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‘We are committed to making Kapurkot Rural Municipality a well-governed local government:’ Durga Bahadur Pun, Chairperson 

‘There always is a space for more work to do but, comparatively, we have done better work than before.’

Kathmandu: Durga Bahadur Pun is the Chairperson of Kapurkot Rural Municipality in Salyan. He entered politics through student organization. In the past, he worked in various national as well as international development organizations for 18 years, during which he trained people’s representatives and office heads of the district in areas such as planning process, implementation and governance.

Pun is now using his previous experiences to bring changes in the rural municipality he leads. He says he has left no stone unturned to make his municipality well-governed. Ram kumar Shahi of The DMN News recently talked to Pun. Excerpts: 

It has been two years since you led the local government for the first time. How has your experience been so far?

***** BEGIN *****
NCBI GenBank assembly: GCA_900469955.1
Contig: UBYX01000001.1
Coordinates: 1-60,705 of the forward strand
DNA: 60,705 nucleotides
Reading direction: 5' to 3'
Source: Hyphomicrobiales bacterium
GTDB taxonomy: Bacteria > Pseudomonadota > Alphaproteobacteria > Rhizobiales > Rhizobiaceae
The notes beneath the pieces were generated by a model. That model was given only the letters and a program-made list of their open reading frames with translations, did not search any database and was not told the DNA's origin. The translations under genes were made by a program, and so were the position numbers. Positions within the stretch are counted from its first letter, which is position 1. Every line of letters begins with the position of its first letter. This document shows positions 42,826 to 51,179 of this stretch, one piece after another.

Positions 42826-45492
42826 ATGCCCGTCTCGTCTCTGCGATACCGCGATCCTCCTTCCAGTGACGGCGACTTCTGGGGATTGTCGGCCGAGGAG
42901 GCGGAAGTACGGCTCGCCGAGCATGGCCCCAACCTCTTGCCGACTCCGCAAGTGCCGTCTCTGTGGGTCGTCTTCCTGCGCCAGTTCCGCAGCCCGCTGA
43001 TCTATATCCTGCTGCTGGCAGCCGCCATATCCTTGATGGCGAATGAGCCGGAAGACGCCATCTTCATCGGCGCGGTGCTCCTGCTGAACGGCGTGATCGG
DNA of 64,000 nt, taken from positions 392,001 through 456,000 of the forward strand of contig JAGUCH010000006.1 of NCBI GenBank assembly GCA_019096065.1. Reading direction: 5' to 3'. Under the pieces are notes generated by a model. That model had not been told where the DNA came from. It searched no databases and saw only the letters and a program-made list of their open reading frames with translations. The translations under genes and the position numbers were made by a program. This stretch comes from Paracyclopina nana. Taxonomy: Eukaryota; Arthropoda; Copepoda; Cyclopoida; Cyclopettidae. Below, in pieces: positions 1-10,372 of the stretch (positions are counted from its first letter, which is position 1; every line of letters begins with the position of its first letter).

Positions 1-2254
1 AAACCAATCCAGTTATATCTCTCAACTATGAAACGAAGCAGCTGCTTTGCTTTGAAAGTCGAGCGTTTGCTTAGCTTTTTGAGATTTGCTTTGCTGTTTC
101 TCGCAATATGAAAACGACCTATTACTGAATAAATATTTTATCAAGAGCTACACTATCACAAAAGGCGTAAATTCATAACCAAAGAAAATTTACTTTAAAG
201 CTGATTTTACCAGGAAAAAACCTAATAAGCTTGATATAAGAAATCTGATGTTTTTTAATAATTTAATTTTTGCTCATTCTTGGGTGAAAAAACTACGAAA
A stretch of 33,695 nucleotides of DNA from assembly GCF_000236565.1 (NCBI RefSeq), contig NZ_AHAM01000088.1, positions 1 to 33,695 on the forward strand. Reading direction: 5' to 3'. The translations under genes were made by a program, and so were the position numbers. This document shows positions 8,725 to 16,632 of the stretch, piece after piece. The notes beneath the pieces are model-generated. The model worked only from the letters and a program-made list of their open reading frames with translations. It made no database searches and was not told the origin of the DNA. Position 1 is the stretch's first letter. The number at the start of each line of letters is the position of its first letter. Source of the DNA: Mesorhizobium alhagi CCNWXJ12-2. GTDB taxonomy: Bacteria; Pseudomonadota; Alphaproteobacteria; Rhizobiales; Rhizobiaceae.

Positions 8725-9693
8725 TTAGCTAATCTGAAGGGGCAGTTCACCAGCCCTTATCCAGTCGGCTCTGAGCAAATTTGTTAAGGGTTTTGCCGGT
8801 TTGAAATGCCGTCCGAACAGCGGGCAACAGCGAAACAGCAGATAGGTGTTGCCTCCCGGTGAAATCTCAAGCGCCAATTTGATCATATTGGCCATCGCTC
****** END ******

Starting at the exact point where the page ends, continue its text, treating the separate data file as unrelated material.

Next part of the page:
The progress we have made over the past two years looks promising. Though there is always room for improvement, our overall direction is right. We are working at the right pace towards fulfilling the commitments we made during the election and achieving the dreams we had back then. 

We are currently following the plan we envisioned in areas such as electricity expansion, construction of safe housing, and providing drinking water. More importantly, we are committed to making Kapurkot Rural Municipality a well-governed local body. I believe we have succeeded on this front to a large extent.

In your opinion, what should be done to address people’s aspirations? 

First thing I would like to mention is the availability of people’s representatives during the difficult times to address the problems of citizens. Another key aspect is providing services to citizens without hassles. People become happy when public service delivery is effective. 

We have started delivering services keeping these aspects in mind. Previously, there were no birthing centers in any of the wards of our municipality. After we were elected, we built birthing centers in all wards.

We started conducting health check-ups for every senior citizen at their doorsteps every two months. Previously, it was mandatory to go to the district headquarters to collect the social security allowance. We made arrangements for citizens to receive their social security allowance from ward offices.